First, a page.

Children with sickle cell disease can experience intense pain or chronic fatigue, issues, which can interfere with their performance in the classroom.
"Sickle cell affects one in 400 African-American children," said Dr. Donald Mahoney, director of hematology at Texas Children's Cancer Center and Hematology Service. "Some of the conditions of sickle cell impact the students in the classroom."
Children with sickle cell can sometimes miss several weeks of classes each school year because of complications from the disease and medical appointments.
"It's important that families and school officials work together closely to ensure that the students can catch up on any work that they miss. We want to keep these children in school, leading normal lives," said Mahoney, also a professor of pediatrics at Baylor College of Medicine.
Children with sickle cell should have frequent water and rest breaks. "These children might not have the stamina of their classmates," Mahoney said. "And getting plenty of fluids is very important in avoiding pain episodes."
Children with sickle cell should also avoid sudden changes in temperature.
"Even if it's 90 degrees outside on the playground, when the child comes in to an air-conditioned classroom, he should wear a jacket until his body adjusts," he said.
School officials should have an action plan on file for students with sickle cell disease and should be aware of conditions, like fever or signs of infection, that require immediate medical attention.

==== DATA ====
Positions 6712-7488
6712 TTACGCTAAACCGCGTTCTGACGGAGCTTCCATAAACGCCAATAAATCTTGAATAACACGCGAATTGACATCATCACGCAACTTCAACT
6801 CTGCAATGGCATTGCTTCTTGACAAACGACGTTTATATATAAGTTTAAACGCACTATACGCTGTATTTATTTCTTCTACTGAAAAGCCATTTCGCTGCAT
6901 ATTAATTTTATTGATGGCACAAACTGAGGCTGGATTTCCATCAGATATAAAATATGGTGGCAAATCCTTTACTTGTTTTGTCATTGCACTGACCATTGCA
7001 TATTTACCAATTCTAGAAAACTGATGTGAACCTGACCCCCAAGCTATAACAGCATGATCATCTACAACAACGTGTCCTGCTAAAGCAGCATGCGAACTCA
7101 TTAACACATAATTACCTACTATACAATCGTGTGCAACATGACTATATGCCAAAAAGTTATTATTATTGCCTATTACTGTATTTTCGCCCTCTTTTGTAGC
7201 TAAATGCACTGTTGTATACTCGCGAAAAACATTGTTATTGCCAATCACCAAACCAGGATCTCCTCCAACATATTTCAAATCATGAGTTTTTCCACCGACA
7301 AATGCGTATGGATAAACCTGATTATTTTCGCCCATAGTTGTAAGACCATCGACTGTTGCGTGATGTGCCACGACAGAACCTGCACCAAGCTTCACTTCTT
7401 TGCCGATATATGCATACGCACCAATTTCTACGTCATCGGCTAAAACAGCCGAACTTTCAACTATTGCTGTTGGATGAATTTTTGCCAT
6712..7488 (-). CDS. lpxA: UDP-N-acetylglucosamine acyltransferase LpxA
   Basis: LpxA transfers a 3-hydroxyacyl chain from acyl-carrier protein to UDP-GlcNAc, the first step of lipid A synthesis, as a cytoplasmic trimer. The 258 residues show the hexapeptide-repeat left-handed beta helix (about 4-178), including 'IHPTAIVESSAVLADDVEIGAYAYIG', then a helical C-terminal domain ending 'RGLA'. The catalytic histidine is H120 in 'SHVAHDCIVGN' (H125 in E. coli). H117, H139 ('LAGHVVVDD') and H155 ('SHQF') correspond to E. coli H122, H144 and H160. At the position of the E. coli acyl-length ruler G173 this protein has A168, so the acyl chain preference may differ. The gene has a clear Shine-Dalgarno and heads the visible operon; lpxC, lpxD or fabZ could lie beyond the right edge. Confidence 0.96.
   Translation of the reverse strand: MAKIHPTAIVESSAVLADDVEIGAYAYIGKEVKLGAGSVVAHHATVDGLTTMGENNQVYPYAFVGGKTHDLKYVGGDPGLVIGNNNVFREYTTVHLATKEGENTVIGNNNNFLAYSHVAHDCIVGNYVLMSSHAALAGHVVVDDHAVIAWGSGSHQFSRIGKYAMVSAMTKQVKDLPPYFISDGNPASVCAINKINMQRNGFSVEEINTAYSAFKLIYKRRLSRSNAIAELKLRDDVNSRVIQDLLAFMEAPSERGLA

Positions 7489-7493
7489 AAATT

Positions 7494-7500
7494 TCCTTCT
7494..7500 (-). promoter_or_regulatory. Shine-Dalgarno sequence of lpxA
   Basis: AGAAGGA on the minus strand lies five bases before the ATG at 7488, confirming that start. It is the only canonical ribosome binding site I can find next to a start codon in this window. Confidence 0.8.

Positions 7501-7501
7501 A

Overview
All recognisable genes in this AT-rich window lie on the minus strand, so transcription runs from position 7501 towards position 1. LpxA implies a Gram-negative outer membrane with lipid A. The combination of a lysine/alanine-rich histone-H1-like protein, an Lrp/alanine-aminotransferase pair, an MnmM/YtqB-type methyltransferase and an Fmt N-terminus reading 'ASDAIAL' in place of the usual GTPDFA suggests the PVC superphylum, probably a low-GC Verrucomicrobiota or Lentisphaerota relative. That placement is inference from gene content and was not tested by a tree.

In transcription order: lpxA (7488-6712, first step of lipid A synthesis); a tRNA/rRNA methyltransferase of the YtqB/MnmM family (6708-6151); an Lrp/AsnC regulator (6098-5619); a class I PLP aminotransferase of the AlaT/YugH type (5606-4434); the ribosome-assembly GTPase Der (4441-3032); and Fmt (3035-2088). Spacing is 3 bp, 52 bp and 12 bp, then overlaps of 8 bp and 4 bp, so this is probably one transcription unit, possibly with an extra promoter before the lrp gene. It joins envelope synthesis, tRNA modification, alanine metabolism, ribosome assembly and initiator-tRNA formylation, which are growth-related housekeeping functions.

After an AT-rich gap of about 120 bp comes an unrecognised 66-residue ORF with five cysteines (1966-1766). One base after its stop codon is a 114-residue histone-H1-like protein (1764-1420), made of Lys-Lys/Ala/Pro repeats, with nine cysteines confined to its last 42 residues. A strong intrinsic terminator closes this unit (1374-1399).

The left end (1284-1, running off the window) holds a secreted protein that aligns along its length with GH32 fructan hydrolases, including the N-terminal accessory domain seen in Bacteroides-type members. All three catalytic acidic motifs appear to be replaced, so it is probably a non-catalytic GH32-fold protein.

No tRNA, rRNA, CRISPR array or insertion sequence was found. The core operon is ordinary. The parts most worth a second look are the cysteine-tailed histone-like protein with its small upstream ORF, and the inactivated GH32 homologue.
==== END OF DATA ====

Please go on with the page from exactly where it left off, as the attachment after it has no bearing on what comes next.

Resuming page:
It's also important that teachers and the school nurse have a good understanding of the complications of sickle cell and how to handle them, particularly pain episodes.
"One thing we tell school officials is the general guideline is, 'Believe the child.' If the child says there is pain, treat that pain," he said.
Often, pain medication along with a rest break and drinking lots of fluids can provide relief from the pain.
Sickle cell disease is an inherited blood disorder caused by an abnormality in the red blood cells. Complications from the disease include episodes of severe pain, risk for infection and neurologic problems.
OTHER NEWS ABOUT SICKLE CELL
Hopkins Researchers Combat Sickle Cell Anemia In Mice With "Mini-Transplant"
Treatments for sickle cell anemia, such as blood transfusions and total marrow transplants, sometimes have toxic side effects. In developing a safer, lasting treatment, Johns Hopkins Children's Center researchers are testing a new bone marrow transplant method in mice.
A group led by pediatric hematologists Robert Iannone, M.D., and James Casella, M.D., and oncologist Ephraim Fuchs, M.D., found that a "mini-transplant" of just 40% normal bone marrow in the rodents was enough to reduce anemia and life-threatening organ injury, the most damaging symptoms of sickle cell anemia.
A genetic blood disease, sickle cell anemia disproportionately affects Americans of West African descent. One in 600 black Americans has the full-blown disease, and one in 12 blacks is a carrier of the gene mutation that causes sickle cell anemia.
"Mini-transplants" are being offered on an investigational basis at The Johns Hopkins Hospital to some patients with sickle cell anemia who have a sibling that is a perfect bone marrow match and able to serve as a bone marrow donor.
For more information about sickle cell disease and support services visit the websites: SickleCellDisease.org or www.ascaa.org.